An international team of scientists has found a way to predict how much time you have left - by comparing your actual age to your biological age, a number worked out by measuring chemical changes to your DNA.
The difference between these two numbers can be used as a DNA "clock" to estimate someone's lifespan, the researchers have discovered.
And, we're sorry to tell you this, but if your biological age is higher than your real-life age, you're more likely to die sooner than someone who's biological and real age match up - regardless of your sex, whether you smoke, or have cardiovascular disease.
In fact, the link between a fast-running biological clock and early death was clear across four independent studies, which involved following almost 5,000 people aged over 50 for up to 14 years.
The research, led by the University of Edinburgh in Scotland, found that having a biological age five years "older" than your real age is associated with a 16 percent increased all-cause mortality risk, even when adjusting for sex, age, health and other lifestyle factors.
And that's a pretty strong link. The results are published in the journal Genome Biology, where the researchers explain: "The difference between DNA methylation, age and chronological age predicts mortality risk over and above a combination of smoking, education, childhood IQ, social class, APOE genotype [which predicts someone's risk of Alzheimer's], cardiovascular disease, high blood pressure, and diabetes".
But, unfortunately, there's not much we can do about this knowledge just yet.
"At present, it is not clear what lifestyle or genetic factors influence a person's biological age. We have several follow-up projects planned to investigate this in detail," said University of Edinburgh epidemiologist Riccardo Marioni, who worked on the study, in a press release.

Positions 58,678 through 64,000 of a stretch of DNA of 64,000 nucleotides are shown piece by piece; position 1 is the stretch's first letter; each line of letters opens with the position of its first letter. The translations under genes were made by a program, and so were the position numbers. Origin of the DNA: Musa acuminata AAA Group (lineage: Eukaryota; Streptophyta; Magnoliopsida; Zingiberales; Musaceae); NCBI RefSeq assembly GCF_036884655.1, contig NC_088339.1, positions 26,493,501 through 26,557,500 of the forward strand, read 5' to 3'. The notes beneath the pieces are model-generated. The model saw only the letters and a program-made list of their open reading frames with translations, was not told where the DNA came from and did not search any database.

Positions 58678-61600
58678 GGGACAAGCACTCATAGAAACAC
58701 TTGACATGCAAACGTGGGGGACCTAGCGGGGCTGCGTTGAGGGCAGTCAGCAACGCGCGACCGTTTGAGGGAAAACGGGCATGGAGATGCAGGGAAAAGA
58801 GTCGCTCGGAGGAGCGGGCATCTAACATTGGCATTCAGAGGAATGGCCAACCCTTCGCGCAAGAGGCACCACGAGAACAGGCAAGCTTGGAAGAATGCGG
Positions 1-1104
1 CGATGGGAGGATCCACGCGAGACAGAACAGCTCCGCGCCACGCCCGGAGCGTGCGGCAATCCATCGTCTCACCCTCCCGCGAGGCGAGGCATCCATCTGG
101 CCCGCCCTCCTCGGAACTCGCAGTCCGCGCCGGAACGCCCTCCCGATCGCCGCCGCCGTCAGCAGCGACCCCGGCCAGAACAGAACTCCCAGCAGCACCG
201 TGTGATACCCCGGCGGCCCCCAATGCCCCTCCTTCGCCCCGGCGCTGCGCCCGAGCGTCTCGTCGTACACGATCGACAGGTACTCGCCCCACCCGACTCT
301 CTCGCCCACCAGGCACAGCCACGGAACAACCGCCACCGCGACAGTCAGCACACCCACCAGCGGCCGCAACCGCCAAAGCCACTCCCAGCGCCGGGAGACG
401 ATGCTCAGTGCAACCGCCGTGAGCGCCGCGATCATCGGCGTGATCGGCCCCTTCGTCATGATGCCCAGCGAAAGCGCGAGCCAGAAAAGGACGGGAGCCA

In the research, a person's biological age was determined by measuring the amount of chemical modification, known as methylation, that had occurred in their DNA - something that can be measured by biomarkers in the blood.
Unlike a mutation, methylation doesn't actually change the sequence of your DNA, but it does impact which genes are turned on and off and plays an important role in biological processes. Researchers already knew that assessing methylation could be used to estimate someone's age, but this is the first time this factor has been shown to be strongly linked to lifespan.
"This new research increases our understanding of longevity and healthy ageing," said the study's lead author, Ian Deary, in the release. "It is exciting as it has identified a novel indicator of ageing, which improves the prediction of lifespan over and above the contribution of factors such as smoking, diabetes, and cardiovascular disease."
But while being able to predict lifespan definitely sounds intriguing, until researchers work out what we can do to extend that number, I don't think I want to know where my biological clock is at just yet. Ignorance is bliss, right?